fter Hillary Clinton abruptly left a 9/11 memorial service in New York Sunday, her physician disclosed that Clinton was diagnosed with pneumonia on Friday and is currently taking antibiotics.
Clinton’s staff initially said she was feeling “overheated.” A statement released by Clinton’s doctor on Sunday afternoon indicated that, upon examination, the cause of her faintness was dehydration.
Reporters weren’t alerted until after her departure, but video taken by a bystander shows what appears to be Clinton visibly weak and on the verge of fainting as she got into a van.
The incident is already amplifying calls for Clinton to release more detailed medical records.
“At present, we have no way of knowing whether either Mr. Trump or Secretary Clinton is in good health, because neither have released meaningful records, and to use this particular incident to suggest that one candidate is less healthy than the other may be effective politics, but as science, it is truly meaningless,” Dr. Jacob Appel, an assistant professor at Mount Sinai School of Medicine who has also studied presidential medical history, wrote in an email to STAT. “Akin to predicting an influenza epidemic based [on] a candidate’s sneezing.”
Clinton, 68, has so far released only a physician’s letter with about the same amount of detail as letters issued by President Barack Obama and Mitt Romney in 2008 and 2012. Clinton’s doctor concluded she was “in excellent physical condition.”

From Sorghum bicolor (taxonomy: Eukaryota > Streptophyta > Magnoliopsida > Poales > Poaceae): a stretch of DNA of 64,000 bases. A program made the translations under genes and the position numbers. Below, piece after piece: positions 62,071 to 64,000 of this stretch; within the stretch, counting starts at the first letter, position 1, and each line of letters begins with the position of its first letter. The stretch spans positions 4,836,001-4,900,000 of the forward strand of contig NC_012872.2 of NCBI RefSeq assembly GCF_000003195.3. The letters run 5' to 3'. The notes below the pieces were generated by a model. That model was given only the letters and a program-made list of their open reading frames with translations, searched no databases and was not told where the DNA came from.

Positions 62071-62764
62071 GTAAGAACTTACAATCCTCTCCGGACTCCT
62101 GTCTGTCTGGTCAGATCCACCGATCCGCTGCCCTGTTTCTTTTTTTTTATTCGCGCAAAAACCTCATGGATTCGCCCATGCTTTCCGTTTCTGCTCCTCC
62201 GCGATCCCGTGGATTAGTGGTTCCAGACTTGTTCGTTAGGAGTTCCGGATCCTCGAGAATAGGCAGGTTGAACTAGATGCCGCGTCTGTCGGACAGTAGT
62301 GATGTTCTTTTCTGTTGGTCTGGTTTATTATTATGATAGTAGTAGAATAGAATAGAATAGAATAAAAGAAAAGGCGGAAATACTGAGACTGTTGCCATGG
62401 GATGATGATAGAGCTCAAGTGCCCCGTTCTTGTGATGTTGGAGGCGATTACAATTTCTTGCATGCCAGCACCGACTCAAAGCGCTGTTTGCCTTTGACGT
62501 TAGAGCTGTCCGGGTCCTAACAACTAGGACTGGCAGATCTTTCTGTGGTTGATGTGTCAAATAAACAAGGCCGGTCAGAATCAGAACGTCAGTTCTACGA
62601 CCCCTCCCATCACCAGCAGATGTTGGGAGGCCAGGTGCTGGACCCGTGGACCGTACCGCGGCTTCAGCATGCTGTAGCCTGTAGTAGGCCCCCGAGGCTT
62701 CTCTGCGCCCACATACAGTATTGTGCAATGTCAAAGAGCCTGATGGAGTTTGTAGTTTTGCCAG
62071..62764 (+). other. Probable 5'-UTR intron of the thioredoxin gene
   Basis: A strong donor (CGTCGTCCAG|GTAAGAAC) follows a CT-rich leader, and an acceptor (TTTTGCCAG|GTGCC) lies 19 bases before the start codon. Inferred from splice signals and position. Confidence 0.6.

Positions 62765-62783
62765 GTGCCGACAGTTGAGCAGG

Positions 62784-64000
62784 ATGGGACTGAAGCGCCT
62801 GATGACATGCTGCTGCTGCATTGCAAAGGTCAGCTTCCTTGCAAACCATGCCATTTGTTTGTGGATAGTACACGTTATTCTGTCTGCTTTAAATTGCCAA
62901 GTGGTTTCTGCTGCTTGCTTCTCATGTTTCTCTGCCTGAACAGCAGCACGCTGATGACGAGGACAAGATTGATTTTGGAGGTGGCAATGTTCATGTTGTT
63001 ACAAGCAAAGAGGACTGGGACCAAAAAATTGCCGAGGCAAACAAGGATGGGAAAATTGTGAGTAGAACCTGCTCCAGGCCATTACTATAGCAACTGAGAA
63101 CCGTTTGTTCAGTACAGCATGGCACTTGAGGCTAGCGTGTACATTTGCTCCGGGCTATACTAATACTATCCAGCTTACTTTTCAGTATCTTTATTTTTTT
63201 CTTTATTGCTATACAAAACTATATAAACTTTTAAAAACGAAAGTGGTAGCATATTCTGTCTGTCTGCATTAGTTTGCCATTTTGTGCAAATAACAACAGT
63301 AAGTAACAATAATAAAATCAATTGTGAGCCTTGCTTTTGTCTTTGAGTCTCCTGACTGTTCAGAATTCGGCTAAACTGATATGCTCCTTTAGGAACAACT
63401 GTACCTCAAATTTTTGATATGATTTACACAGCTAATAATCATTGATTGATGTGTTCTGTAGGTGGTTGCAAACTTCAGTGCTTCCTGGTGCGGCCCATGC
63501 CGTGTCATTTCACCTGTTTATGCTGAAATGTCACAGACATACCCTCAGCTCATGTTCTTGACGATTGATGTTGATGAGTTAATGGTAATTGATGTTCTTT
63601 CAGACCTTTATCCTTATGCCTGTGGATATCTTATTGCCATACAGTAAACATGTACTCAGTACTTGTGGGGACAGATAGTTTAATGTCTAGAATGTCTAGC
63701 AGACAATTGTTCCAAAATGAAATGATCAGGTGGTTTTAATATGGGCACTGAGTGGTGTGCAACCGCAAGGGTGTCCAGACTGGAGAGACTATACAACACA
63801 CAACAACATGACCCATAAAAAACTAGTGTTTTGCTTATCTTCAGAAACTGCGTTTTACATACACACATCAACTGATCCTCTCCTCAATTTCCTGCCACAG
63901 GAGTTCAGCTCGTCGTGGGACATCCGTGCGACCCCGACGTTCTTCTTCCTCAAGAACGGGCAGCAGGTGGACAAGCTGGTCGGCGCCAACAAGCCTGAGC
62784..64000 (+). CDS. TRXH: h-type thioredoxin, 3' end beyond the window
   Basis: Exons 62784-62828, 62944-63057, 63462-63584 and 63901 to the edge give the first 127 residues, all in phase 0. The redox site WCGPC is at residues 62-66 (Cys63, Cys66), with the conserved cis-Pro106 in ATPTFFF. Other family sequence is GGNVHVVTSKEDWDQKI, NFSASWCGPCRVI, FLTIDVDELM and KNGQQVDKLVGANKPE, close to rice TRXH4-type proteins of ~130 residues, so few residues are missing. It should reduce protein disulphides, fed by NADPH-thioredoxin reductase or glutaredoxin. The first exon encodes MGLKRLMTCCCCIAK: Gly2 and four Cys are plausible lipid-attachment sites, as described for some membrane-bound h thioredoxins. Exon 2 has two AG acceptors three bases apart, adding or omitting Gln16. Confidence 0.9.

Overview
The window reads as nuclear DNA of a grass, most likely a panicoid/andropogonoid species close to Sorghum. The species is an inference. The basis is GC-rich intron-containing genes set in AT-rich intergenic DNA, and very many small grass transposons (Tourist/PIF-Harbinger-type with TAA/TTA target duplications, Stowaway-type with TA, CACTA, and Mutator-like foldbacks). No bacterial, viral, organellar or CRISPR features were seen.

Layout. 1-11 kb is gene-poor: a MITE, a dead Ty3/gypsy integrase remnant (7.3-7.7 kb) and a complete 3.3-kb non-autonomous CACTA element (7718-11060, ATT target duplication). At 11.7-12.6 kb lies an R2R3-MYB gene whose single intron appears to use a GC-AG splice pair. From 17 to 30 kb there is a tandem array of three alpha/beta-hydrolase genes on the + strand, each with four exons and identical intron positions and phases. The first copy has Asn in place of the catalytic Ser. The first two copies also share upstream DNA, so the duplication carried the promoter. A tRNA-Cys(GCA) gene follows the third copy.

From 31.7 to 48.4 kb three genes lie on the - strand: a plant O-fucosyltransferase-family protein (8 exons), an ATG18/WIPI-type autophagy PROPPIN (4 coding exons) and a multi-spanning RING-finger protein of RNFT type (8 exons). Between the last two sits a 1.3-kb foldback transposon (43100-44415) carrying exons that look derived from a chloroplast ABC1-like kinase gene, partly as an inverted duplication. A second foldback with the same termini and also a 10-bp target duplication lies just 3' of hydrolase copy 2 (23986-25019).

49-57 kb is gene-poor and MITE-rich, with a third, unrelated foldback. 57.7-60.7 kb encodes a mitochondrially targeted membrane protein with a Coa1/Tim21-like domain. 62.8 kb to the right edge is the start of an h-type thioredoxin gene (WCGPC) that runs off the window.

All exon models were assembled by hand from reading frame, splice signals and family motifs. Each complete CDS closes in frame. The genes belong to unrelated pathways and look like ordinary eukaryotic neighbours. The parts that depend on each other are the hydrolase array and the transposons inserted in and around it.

Clinton’s letter included more detail than the one released by Donald Trump’s doctor, which alleged he would be the healthiest person ever elected president. Trump is 70 years old.
“Both candidates have been economical with the truth of their health,” said Robert Robins, professor emeritus of political science at Tulane University, who has studied presidential health. “Past experience with A-list leaders shows that serious and continuing health difficulties, except when unavoidably public, come to light only after they have left office and especially after their death.”
A concussion that Clinton suffered in December 2012 has been the foundation for much of the speculation about her health. The cause of the concussion was a fainting episode, which was blamed on dehydration. During an evaluation after the concussion, a blood clot was found in her head.
She was hospitalized to treat the clot, and follow-up evaluations showed she had fully recovered and that she tested negative for clotting disorders, according to the doctor’s letter. However, as a precaution, she is taking a blood thinner.
“Overheating” most likely falls under the broader medical diagnosis of hyperthermia, or heat-related illness. Hyperthermia is especially common among older adults and in hot, crowded places.
“A doctor wouldn’t say that feeling overheated, a normal symptom of life from time to time, is ‘falling ill,'” CNN contributor and physician Dr. Ford Vox tweeted in response to the episode.
Upon leaving the memorial service Clinton went to daughter Chelsea’s nearby apartment, and the campaign said she was “feeling much better.” Associated Press photos later showed her walking out of the apartment smiling and waving to cameras, and the campaign said she then proceeded home to Chappaqua, N.Y.